Part Two: Working with Sounds (2-3 minutes)
  • At the pre-A level, we work on the phonological awareness skills of syllables, rhymes, and beginning sounds. We usually do a quick picture sort as a group.

Part Three: Working With Books (5 minutes)
  • The focus is here is oral language, print concepts, and book handling skills. We CHORAL read a simple level A book together. As we read, the students are encouraged to describe what is happening in the pictures. After reading, I ask the students to look for one word, the first word in a sentence, the last word in a sentence, the first letter of a word, a space, etc.


Part Four: Interactive Writing (5 minutes)
  • We share the pen, writing a sentence that follows the pattern of the story. I have the students write the dominant consonant sounds that they can hear. We then cut up the sentence and put it back together. One student  gets to take the cut-up sentence home.

And that, my friends, is the Pre-A procedure of "The Jan Plan." I highly recommend you read The Next Step in Guided Reading if you haven't. There is a ton of great information that helps your understanding of how to move the students through the skills and strategies of learning to read. I'll be back soon to post photos of an emergent guided reading lesson!





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Here We Go!

Hello there! Time to do some BLOGGING! I want to start by giving a HUGE thank you to Becca Parro from Jumping Jax Designs, who designed this blog for me. It is everything I hoped it could be and more, and Becca is amazing! Is it weird that I keep this page up on my screen when I'm not using my laptop just so I can glance at it every so often?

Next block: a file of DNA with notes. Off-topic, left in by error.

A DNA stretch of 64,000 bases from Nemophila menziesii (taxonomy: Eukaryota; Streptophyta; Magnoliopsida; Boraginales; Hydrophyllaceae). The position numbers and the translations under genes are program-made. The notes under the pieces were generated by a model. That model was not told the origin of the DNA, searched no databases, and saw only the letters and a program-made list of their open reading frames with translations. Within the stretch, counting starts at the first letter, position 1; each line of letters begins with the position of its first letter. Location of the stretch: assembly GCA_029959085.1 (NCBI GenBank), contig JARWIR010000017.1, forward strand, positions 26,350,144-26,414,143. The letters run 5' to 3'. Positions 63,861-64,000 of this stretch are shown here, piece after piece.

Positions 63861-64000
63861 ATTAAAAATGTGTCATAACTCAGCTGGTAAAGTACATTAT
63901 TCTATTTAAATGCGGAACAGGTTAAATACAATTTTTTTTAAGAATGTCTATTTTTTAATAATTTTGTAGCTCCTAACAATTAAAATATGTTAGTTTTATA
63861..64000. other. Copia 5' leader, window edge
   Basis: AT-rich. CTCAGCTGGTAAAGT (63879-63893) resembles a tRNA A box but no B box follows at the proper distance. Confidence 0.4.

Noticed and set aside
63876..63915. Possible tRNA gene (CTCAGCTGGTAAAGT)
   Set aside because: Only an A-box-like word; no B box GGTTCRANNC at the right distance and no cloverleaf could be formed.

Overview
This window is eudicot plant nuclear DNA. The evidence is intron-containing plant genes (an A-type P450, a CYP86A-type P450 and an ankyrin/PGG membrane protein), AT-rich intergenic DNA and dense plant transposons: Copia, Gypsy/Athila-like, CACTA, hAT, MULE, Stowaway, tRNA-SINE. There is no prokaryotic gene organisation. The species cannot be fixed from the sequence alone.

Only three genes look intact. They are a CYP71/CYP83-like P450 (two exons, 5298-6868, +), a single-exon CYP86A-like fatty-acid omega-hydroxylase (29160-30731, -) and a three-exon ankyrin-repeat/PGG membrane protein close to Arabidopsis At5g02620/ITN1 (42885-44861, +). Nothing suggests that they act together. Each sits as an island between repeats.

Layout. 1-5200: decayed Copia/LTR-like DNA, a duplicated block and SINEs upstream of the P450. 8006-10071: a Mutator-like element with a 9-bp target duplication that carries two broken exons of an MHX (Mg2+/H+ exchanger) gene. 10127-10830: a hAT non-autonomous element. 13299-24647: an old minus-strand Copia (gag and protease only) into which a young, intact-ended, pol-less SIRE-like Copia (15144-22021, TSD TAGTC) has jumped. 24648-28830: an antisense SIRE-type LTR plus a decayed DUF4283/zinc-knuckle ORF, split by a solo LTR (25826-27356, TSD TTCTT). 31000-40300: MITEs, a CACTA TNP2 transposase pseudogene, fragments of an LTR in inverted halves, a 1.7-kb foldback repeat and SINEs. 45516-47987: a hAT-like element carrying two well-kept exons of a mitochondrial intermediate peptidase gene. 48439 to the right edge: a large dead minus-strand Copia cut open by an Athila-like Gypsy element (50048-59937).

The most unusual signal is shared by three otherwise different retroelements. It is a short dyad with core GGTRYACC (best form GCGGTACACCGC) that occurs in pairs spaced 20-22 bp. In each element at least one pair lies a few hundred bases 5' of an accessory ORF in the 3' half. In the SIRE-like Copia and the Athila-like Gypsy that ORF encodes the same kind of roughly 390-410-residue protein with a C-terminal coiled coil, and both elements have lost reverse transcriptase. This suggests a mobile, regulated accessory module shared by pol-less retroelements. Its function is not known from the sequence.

So I suppose it's time to get some content on this bad boy! I've been out with a sick little boy for two days this week, so it's been a little hectic, but I was able to snap a couple photos today.

I love doing author studies with my students! We recently finished up an author study on David Shannon, and we're doing a little author study on Eric Carle right now. His books are so fun, and of course, the illustrations are the best. The kiddos always love him! Today we read the book Today is Monday. Here is a picture of us sequencing and retelling the story using food from our housekeeping station. I'm still singing the song!

Then, we made our own copycat versions of the story.

I also managed to snap a couple photos of kiddos doing activities from the ABC station. Here are some kids putting together beginning sound puzzles.

And here is a snapshot of my fall syllable mats. It's kind of hard to tell in the photo, but the pictures are laminated circles that the students place on the appropriate mat. Simplest thing ever, and they love it.

I guess that's all she wrote for tonight! Come back soon because there is so much more to come!

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First *Real* Post

My first *official* blog post is coming soon! If you happen to stop by before then, you can hang out with Mr. Glowy here. We made him to sequence the book The Little Old Lady Who Was Not Afraid of Anything. He was the easiest scarecrow ever...he's not really stuffed; he's just a jack-o-lantern sitting on a desk behind a chair with clothes draped over it. Halloween is over (Thank you, Lord), but you can still make a scarecrow and read There Was An Old Lady Who Swallowed Some Leaves! You don't even need a jack-o-lantern for that book... just stick some leaves on a pumpkin for the face!